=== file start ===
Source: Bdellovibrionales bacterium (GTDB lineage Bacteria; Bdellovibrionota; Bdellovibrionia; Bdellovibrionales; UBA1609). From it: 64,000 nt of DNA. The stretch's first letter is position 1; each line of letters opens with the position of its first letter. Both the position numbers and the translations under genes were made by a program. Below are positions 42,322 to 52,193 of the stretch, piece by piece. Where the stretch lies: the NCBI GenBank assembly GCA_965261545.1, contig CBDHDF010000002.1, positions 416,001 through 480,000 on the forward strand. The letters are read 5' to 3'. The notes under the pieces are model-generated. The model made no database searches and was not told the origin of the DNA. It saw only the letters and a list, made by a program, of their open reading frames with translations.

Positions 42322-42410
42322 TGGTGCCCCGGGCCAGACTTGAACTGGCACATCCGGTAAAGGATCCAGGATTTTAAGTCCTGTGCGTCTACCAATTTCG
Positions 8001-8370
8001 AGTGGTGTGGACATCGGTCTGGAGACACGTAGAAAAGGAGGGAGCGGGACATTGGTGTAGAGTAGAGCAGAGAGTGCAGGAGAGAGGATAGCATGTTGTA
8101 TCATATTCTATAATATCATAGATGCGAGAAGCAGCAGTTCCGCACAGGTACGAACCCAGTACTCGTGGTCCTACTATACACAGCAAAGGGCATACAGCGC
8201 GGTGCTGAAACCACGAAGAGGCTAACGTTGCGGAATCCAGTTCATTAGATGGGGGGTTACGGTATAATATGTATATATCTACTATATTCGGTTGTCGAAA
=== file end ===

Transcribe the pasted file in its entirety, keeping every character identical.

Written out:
Source: Bdellovibrionales bacterium (GTDB lineage Bacteria; Bdellovibrionota; Bdellovibrionia; Bdellovibrionales; UBA1609). From it: 64,000 nt of DNA. The stretch's first letter is position 1; each line of letters opens with the position of its first letter. Both the position numbers and the translations under genes were made by a program. Below are positions 42,322 to 52,193 of the stretch, piece by piece. Where the stretch lies: the NCBI GenBank assembly GCA_965261545.1, contig CBDHDF010000002.1, positions 416,001 through 480,000 on the forward strand. The letters are read 5' to 3'. The notes under the pieces are model-generated. The model made no database searches and was not told the origin of the DNA. It saw only the letters and a list, made by a program, of their open reading frames with translations.

Positions 42322-42410
42322 TGGTGCCCCGGGCCAGACTTGAACTGGCACATCCGGTAAAGGATCCAGGATTTTAAGTCCTGTGCGTCTACCAATTTCG
Positions 8001-8370
8001 AGTGGTGTGGACATCGGTCTGGAGACACGTAGAAAAGGAGGGAGCGGGACATTGGTGTAGAGTAGAGCAGAGAGTGCAGGAGAGAGGATAGCATGTTGTA
8101 TCATATTCTATAATATCATAGATGCGAGAAGCAGCAGTTCCGCACAGGTACGAACCCAGTACTCGTGGTCCTACTATACACAGCAAAGGGCATACAGCGC
8201 GGTGCTGAAACCACGAAGAGGCTAACGTTGCGGAATCCAGTTCATTAGATGGGGGGTTACGGTATAATATGTATATATCTACTATATTCGGTTGTCGAAA